SAB 74 Disclosures are going to be important for the new Revenue From Contracts With Customers standards, so here is a starting point for your use.
First, a brief reminder of the requirements from SAB 74 (Topic 11-M in the SAB codification). For recently issued accounting standards expected to have a material impact you should consider disclosing:
A brief description of the new standard, the date that adoption is required and the date that the registrant plans to adopt, if earlier.
A discussion of the methods of adoption allowed by the standard and the method expected to be utilized by the registrant, if determined.
A discussion of the impact that adoption of the standard is expected to have on the financial statements of the registrant, unless not known or reasonably estimable. In that case, a statement to that effect may be made.
Disclosure of the potential impact of other significant matters that the registrant believes might result from the adoption of the standard (such as technical violations of debt covenant agreements, planned or intended changes in business practices, etc.) is encouraged.
The SAB also reminds registrants of the requirement to disclose in MD&A presently known material changes, trends, and uncertainties that the registrant reasonably expects to have a material impact on future sales, revenues or income from continuing operations. We will address the MD&A discussion in a future post.
You can read the entire SAB at: http://www.sec.gov/interps/account/sabcodet11.htm#M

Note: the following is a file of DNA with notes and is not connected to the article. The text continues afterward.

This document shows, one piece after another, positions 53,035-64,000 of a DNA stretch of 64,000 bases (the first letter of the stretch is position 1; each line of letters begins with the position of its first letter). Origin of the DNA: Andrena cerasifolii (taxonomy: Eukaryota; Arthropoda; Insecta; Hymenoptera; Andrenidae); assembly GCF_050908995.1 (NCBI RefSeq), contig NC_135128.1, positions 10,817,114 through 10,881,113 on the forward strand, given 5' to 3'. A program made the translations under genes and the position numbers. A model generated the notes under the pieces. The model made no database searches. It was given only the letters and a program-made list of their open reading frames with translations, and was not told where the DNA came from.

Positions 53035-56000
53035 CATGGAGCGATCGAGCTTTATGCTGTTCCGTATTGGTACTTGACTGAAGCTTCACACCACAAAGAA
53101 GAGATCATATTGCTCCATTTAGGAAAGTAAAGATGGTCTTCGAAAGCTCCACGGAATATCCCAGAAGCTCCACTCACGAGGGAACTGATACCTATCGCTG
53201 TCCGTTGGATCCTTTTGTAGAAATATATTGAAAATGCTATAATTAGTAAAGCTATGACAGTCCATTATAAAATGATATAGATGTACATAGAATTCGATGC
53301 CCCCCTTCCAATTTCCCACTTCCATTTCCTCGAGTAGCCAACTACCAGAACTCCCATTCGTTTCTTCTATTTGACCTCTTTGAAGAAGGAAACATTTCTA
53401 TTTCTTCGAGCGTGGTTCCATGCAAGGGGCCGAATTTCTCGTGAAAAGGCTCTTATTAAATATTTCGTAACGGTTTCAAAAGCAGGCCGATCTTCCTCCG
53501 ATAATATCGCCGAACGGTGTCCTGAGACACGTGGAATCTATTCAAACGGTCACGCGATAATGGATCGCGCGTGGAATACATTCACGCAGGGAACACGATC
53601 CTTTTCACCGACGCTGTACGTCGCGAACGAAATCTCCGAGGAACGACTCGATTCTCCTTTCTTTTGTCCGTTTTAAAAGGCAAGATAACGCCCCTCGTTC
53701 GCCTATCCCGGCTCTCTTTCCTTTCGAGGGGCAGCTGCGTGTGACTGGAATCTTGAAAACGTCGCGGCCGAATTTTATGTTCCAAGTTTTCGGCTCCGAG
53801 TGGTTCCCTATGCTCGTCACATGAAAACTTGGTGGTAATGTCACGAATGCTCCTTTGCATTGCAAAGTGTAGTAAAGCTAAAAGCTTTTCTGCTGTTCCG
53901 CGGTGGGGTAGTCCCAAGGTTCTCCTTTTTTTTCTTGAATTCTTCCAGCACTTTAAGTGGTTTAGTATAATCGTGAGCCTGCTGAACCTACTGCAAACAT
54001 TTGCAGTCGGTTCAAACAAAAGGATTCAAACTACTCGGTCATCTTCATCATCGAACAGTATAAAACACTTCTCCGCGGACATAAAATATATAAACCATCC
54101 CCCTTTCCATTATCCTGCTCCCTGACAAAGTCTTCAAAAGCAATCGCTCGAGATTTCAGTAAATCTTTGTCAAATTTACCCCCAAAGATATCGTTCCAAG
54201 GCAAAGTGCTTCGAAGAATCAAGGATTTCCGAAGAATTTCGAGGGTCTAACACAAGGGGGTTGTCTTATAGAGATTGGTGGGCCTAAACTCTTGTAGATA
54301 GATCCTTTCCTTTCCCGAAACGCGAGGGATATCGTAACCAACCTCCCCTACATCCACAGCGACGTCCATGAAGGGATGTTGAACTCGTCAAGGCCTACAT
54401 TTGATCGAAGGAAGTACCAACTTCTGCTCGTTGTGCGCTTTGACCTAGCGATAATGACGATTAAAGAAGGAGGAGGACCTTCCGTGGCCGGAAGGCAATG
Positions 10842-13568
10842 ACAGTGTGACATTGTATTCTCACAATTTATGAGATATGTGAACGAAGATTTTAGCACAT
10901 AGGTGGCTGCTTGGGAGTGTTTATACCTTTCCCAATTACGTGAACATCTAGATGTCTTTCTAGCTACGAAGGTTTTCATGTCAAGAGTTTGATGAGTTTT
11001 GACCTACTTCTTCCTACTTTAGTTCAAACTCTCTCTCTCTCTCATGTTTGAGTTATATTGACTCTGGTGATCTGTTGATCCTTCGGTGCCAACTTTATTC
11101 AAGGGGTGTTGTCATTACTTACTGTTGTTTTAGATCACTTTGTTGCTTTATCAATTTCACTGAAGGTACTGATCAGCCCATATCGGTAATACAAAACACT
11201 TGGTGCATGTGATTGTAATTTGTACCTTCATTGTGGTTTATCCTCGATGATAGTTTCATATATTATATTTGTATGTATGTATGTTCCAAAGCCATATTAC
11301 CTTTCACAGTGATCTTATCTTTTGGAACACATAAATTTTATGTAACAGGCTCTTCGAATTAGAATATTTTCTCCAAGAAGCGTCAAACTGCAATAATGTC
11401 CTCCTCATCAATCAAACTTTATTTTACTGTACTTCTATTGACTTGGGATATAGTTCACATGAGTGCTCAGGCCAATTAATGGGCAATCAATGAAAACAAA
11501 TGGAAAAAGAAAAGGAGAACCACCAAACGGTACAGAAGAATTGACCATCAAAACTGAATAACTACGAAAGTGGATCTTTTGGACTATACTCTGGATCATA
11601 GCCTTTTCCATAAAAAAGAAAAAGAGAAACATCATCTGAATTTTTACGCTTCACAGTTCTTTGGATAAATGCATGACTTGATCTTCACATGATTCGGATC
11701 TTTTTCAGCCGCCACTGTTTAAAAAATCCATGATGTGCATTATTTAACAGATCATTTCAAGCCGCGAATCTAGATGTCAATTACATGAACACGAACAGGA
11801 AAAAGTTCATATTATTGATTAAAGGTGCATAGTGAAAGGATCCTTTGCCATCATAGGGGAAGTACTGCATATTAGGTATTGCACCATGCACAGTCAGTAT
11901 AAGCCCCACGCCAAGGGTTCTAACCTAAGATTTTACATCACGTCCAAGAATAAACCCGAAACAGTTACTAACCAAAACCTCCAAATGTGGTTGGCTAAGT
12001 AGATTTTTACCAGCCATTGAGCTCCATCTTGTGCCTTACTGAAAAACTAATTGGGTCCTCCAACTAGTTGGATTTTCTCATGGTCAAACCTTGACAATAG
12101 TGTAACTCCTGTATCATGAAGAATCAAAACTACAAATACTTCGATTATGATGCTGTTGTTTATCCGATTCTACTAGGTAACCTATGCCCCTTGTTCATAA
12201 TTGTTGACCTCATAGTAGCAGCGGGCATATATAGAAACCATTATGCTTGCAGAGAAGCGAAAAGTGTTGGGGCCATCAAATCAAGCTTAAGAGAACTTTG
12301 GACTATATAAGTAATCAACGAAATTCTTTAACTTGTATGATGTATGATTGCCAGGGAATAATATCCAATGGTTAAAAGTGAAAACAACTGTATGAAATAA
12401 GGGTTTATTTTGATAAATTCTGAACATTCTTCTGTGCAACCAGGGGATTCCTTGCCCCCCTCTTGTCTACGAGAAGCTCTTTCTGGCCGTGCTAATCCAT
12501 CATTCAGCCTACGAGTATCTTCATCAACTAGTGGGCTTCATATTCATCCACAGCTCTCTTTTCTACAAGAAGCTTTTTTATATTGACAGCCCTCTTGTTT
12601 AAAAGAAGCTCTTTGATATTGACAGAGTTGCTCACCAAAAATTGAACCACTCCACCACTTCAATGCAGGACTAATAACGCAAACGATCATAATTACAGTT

Here is a draft of footnote disclosure for a registrant that currently does not know the impact the standard will have. Please consider this disclosure only as a starting point, to be edited with your facts and circumstances.
New Accounting Standards
On May 28, 2014 the Financial Accounting Standards Board (FASB) issued Accounting Standards Update (ASU) No. 2014-09, Revenue from Contracts with Customers (Topic 606). The ASU establishes a new, contract-based model for recognizing revenue. The new model replaces virtually all of the existing generally accepted accounting principles for revenue recognition that currently exist in US GAAP. The new model is based on five steps, (1) identifying contracts with customers, (2) identifying performance obligations within each contract, (3) determining the transaction price, (4) allocating the transaction price to performance obligations and (5) recognizing revenue when or as a performance obligation is satisfied. The new model significantly changes existing GAAP, requires substantial judgment in its application, and will generally require companies to make more disclosures about revenue.
Public business entities must implement the new Accounting Standards Update for annual reporting periods beginning after December 15, 2016, including interim reporting periods within that year. Earlier application is not permitted. Thus, we will implement the new standard for the quarter beginning on_________.
The new standard provides for two alternative implementation methods. The first is to apply the new standard retrospectively to each prior reporting period presented. This method does allow the use of certain practical expedients.
The second method is to apply the new standard retrospectively in the year of initial adoption and record a cumulative effect adjustment for the impact of adjusting contracts open at the date of adoption. Under this transition method, we would apply this guidance retrospectively only to contracts that are not completed contracts at the date of initial application (which for us will be January 1, 2017). We would then recognize the cumulative effect of initially applying the standard as an adjustment to the opening balance of retained earnings. This method also requires us to disclose comparative information for the year of adoption.
We have not yet determined which method we will use to implement the new standard.
We have not yet determined the impact the new standard is expected to have on our financial statements or on other matters or aspects of our business.